Sealand Securities has accepted responsibility for a scandal after the securities regulator stepped in to investigate amid concerns over financial stability, the brokerage said yesterday.
Sealand will take responsibility for the scandal involving forged bond agreements and look into criminal liabilities of its two former employees as it defended the "trust and order of China's bond market," the brokerage said in a statement filed to the Shenzhen Stock Exchange.
Two of the brokerage's former employees were alleged to have signed unauthorized bond transaction agreements with Hebei-based Bank of Langfang by forging the brokerage's seal. The bond defaulted after a recent tumble in bond prices, local media said last week.
The China Securities Regulatory Commission gathered over 22 involved institutions for negotiations on Tuesday night, 21st Century Business Herald reported, adding that the amount involved in the scandal was around 20 billion yuan (US.9 billion) and the floating loss on the brokerage's books stood at 1 billion yuan.
Some participants at the talks questioned if there was a need for the two former employees to forge the seal since Sealand is the final recipient when the bond matured.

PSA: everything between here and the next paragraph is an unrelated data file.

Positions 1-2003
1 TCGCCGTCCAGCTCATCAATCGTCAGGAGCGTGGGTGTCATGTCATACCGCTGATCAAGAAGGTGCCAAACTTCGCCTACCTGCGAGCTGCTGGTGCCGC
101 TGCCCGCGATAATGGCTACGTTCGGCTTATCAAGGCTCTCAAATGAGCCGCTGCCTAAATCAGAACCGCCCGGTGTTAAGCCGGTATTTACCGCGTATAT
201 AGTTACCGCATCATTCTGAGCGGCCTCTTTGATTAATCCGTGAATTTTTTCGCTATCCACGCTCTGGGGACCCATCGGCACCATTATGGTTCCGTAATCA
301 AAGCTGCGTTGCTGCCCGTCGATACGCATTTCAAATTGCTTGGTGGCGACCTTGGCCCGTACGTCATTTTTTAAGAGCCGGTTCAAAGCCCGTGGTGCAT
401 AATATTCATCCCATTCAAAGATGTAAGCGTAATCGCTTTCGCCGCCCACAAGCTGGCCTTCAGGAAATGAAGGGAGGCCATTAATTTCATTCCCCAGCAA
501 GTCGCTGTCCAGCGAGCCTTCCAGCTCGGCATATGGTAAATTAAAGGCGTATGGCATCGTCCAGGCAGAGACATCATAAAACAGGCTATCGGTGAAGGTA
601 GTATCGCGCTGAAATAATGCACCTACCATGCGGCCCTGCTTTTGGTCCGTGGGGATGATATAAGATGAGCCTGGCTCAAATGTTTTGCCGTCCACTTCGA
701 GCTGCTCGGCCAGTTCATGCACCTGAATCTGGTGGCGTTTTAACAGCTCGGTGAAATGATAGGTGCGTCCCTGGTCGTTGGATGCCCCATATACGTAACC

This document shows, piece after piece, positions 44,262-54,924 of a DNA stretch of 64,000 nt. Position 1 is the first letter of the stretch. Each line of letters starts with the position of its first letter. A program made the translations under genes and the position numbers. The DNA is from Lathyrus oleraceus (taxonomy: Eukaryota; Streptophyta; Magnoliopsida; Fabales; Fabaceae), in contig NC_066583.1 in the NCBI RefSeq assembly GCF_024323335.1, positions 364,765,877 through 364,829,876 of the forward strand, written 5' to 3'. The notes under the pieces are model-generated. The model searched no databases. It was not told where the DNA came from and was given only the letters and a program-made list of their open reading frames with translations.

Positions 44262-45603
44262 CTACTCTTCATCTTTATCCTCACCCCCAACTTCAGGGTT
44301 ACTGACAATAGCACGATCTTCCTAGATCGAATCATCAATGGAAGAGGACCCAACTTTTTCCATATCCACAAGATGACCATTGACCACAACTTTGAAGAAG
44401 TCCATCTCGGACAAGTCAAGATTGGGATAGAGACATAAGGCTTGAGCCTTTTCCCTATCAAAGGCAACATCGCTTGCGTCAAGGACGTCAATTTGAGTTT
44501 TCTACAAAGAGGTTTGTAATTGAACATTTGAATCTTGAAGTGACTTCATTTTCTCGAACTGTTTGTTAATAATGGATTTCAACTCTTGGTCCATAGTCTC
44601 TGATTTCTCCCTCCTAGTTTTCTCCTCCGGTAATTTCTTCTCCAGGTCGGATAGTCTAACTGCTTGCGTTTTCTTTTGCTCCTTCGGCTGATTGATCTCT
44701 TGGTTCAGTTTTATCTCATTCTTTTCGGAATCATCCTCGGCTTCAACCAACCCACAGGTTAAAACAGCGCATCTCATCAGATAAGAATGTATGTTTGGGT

But the meeting agreed to a consensus of risk sharing amid pressure from the CSRC to "maintain stability of the bond market," the newspaper cited participants as saying.
Similar practices, in which a brokerage or bank temporarily holds another party's bond assets, are prevalent in the industry but they remain in a gray area, analysts said.
"This incident has clearly dampened market sentiment and broken the trust between banks and smaller non-bank financial institutions," OCBC economist Xie Dongming wrote in a note on Monday. "It may take some time to repair the trust."
China's bond market calmed after Sealand's announcement, as the country's 10-year treasury bond futures rebounded 1.57 percent yesterday.
Chinese bond prices fell sharply last week after the US Federal Reserve raised its interest rate for the second time in a decade and indicated a faster-than-expected pace of monetary tightening.